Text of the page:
Related to my post : http://judithdenhollander.wordpress.com/2008/02/23/managing-a-photo-collection/”| Managing an (historic) analog photo collection
Currently I am working on a corporate ‘photo collection’. A project that is about sorting out analog and digital photos.
The first phase is the inventory of all photo/media files (analog and various digital formats) that sit on hard disks or sit in albums in cupboards or lie in banana boxes. It involves structuring thousands of photo files and adding meta data to the files. The second step is selecting analog photos and digitizing them. The scans and the digital photo files will eventually go into a database and be shared online.
Digitizing is mainly done for the purpose of online sharing and preserving the analog originals.
But what about preserving the original digital files? How to preserve all digitized material? That is of course the big question for all that want to preserve a collection.
In the news came a WIPO workshop. Here’s what we read :
Unlike analog materials, digital works do not ‘self-preserve’ if left alone in a stable environment. Digital materials tend to degrade and lose their integrity quickly, and without warning. As a result, content can effectively disappear without the possibility of recovery. In addition, the formats and hardware necessary for accessing and rendering digital works in a perceptible form are becoming obsolete faster than ever, as new technologies emerge. Thus, digital preservation now requires that multiple copies of a work be made over the course of its “lifetime,” in different formats and in different storage locations.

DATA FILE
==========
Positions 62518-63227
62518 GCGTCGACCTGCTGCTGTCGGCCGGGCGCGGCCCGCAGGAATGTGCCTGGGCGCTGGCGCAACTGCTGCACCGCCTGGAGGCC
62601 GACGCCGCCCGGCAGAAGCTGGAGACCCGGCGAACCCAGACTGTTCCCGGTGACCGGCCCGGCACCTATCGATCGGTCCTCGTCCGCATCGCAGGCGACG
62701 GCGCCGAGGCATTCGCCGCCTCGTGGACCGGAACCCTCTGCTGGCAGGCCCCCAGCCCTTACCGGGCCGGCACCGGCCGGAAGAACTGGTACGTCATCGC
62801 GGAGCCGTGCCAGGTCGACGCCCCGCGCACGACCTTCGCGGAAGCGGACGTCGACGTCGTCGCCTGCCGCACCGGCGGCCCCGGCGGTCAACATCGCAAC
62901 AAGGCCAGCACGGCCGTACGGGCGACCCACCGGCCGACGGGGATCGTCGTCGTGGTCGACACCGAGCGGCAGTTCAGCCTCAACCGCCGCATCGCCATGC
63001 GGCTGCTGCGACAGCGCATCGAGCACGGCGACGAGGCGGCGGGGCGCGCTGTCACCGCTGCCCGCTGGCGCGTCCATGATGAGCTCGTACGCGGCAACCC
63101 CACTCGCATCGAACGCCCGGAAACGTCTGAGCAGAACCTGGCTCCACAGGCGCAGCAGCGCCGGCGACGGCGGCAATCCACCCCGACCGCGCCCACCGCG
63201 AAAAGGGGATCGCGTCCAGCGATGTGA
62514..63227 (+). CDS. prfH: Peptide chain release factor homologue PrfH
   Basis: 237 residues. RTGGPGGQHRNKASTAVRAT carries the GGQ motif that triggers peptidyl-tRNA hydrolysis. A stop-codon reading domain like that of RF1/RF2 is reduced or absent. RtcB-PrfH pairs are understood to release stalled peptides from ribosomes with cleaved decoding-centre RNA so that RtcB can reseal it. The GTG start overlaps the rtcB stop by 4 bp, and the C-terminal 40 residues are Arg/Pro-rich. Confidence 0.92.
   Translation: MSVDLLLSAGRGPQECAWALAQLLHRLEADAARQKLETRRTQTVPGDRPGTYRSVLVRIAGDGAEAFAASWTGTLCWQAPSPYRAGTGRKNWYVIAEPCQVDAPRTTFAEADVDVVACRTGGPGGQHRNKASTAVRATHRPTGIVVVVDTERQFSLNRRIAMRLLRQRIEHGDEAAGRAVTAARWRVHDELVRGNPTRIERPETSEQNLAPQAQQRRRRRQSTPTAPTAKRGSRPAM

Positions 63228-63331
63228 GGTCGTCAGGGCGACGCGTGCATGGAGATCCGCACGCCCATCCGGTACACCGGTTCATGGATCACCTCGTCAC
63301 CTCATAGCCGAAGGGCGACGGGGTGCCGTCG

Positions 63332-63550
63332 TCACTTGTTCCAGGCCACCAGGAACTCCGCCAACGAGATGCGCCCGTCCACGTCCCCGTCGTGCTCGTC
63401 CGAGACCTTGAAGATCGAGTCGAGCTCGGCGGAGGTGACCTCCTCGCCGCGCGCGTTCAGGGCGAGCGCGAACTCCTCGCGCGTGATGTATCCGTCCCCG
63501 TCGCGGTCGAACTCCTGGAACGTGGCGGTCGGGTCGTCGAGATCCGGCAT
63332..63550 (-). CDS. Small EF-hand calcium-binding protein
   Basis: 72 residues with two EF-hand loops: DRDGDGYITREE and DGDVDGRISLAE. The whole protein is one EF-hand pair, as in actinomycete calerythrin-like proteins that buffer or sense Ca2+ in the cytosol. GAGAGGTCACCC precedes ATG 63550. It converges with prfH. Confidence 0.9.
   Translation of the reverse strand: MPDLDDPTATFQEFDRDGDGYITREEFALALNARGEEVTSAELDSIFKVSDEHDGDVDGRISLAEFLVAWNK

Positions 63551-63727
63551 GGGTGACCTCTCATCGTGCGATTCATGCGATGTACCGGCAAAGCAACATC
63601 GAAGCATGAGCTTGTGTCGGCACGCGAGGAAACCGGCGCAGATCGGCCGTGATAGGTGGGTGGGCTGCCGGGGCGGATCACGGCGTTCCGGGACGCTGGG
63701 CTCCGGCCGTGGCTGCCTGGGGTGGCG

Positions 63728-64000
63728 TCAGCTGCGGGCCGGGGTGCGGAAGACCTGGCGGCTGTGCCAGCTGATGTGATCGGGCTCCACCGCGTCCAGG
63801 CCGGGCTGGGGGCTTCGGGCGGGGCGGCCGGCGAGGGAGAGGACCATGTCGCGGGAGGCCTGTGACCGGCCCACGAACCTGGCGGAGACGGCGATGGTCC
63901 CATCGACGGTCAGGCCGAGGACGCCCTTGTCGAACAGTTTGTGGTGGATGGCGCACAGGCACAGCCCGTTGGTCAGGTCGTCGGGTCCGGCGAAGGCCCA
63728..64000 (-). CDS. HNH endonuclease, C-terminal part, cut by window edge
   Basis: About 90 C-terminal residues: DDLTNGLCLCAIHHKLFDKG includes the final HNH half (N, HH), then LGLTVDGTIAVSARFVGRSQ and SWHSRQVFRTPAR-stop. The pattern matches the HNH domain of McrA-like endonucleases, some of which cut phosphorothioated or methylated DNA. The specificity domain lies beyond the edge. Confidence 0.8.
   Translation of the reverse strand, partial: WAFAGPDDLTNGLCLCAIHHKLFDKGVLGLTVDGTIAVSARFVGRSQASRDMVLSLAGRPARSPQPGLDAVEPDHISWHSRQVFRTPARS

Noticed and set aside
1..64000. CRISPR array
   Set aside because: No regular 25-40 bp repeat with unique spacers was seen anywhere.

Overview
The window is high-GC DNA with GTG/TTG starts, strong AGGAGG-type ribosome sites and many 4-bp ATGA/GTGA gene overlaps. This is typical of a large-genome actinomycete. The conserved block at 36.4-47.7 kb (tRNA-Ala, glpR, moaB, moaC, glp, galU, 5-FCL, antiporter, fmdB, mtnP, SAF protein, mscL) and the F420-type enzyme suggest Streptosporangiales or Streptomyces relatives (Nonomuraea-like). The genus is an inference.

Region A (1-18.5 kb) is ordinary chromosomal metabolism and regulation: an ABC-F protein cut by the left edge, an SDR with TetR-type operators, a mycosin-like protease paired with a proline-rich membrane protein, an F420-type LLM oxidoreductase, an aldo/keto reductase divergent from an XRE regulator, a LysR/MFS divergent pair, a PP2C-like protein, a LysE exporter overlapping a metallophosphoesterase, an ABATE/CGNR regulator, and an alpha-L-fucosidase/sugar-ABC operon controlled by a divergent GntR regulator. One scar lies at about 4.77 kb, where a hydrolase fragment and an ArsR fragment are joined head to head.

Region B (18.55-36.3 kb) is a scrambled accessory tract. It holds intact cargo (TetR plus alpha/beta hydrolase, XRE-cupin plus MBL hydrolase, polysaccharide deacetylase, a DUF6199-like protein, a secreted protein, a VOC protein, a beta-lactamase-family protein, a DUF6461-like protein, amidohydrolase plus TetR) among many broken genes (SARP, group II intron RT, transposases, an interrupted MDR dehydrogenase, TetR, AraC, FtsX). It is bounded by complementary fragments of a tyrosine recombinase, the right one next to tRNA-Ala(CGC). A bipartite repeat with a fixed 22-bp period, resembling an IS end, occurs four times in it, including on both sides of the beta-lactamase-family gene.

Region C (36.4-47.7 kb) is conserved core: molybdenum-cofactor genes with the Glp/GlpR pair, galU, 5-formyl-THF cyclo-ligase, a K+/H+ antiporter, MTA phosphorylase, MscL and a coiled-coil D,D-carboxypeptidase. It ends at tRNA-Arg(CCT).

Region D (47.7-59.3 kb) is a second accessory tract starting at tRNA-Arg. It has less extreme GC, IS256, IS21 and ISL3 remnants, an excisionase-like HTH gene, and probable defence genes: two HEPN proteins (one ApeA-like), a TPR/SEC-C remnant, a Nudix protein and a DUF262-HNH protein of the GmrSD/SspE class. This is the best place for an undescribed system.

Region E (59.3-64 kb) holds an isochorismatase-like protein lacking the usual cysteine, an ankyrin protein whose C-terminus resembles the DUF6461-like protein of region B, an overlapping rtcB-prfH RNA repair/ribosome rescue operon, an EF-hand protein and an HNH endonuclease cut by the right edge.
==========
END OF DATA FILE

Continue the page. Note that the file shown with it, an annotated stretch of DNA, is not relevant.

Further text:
Digital preservation can involve the exercise of one or more of the copyright owner’s exclusive rights, especially the rights of reproduction, distribution, communication, and adaptation. Because copyright exceptions pertaining to digital preservation are not uniform throughout the world, copyright law has different effects upon digital preservation in different jurisdictions. The copyright-digital preservation interface also varies depending upon the nature and source of the content, whether it is in the public domain, and whether cooperative agreements between rights holders and preservationists can be achieved.
I think I need to put forward the suggestion that we print the best digital files on the best archival paper and add the new prints to the archival silver gelatin prints and color prints and file in proper acid free boxes and proper filing cabinets. All for the sake of preserving/ managing the collections. Oef, a though cookie this project….
And as for the copyright, another challenging layer is added to this.